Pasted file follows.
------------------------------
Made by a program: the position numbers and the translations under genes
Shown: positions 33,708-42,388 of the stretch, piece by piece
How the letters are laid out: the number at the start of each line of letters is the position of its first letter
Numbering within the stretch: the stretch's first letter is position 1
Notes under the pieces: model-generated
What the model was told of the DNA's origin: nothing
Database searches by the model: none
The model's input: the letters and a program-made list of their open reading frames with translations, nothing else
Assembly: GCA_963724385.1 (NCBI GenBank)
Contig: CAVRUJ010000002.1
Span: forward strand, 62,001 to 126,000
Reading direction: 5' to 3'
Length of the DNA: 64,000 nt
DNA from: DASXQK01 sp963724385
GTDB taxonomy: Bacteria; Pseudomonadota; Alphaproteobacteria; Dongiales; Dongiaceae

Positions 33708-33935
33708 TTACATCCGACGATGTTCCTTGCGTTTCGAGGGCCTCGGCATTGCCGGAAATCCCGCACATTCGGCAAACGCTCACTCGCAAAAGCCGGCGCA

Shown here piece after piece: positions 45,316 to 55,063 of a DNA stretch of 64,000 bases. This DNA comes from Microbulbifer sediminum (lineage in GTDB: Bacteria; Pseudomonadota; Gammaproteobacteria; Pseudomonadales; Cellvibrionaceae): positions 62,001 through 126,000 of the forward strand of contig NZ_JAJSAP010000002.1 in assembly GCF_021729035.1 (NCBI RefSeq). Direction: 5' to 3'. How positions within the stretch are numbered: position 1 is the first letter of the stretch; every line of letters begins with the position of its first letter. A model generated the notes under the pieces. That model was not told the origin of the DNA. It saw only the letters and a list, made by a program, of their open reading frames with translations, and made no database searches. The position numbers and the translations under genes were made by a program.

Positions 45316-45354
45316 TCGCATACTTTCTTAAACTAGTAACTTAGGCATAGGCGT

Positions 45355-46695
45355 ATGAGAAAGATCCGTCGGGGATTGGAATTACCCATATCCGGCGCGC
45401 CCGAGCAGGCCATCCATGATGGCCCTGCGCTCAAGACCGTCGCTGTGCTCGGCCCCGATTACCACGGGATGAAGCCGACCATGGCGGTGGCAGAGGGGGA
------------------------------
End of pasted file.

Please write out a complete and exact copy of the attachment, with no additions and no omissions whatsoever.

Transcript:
Made by a program: the position numbers and the translations under genes
Shown: positions 33,708-42,388 of the stretch, piece by piece
How the letters are laid out: the number at the start of each line of letters is the position of its first letter
Numbering within the stretch: the stretch's first letter is position 1
Notes under the pieces: model-generated
What the model was told of the DNA's origin: nothing
Database searches by the model: none
The model's input: the letters and a program-made list of their open reading frames with translations, nothing else
Assembly: GCA_963724385.1 (NCBI GenBank)
Contig: CAVRUJ010000002.1
Span: forward strand, 62,001 to 126,000
Reading direction: 5' to 3'
Length of the DNA: 64,000 nt
DNA from: DASXQK01 sp963724385
GTDB taxonomy: Bacteria; Pseudomonadota; Alphaproteobacteria; Dongiales; Dongiaceae

Positions 33708-33935
33708 TTACATCCGACGATGTTCCTTGCGTTTCGAGGGCCTCGGCATTGCCGGAAATCCCGCACATTCGGCAAACGCTCACTCGCAAAAGCCGGCGCA

Shown here piece after piece: positions 45,316 to 55,063 of a DNA stretch of 64,000 bases. This DNA comes from Microbulbifer sediminum (lineage in GTDB: Bacteria; Pseudomonadota; Gammaproteobacteria; Pseudomonadales; Cellvibrionaceae): positions 62,001 through 126,000 of the forward strand of contig NZ_JAJSAP010000002.1 in assembly GCF_021729035.1 (NCBI RefSeq). Direction: 5' to 3'. How positions within the stretch are numbered: position 1 is the first letter of the stretch; every line of letters begins with the position of its first letter. A model generated the notes under the pieces. That model was not told the origin of the DNA. It saw only the letters and a list, made by a program, of their open reading frames with translations, and made no database searches. The position numbers and the translations under genes were made by a program.

Positions 45316-45354
45316 TCGCATACTTTCTTAAACTAGTAACTTAGGCATAGGCGT

Positions 45355-46695
45355 ATGAGAAAGATCCGTCGGGGATTGGAATTACCCATATCCGGCGCGC
45401 CCGAGCAGGCCATCCATGATGGCCCTGCGCTCAAGACCGTCGCTGTGCTCGGCCCCGATTACCACGGGATGAAGCCGACCATGGCGGTGGCAGAGGGGGA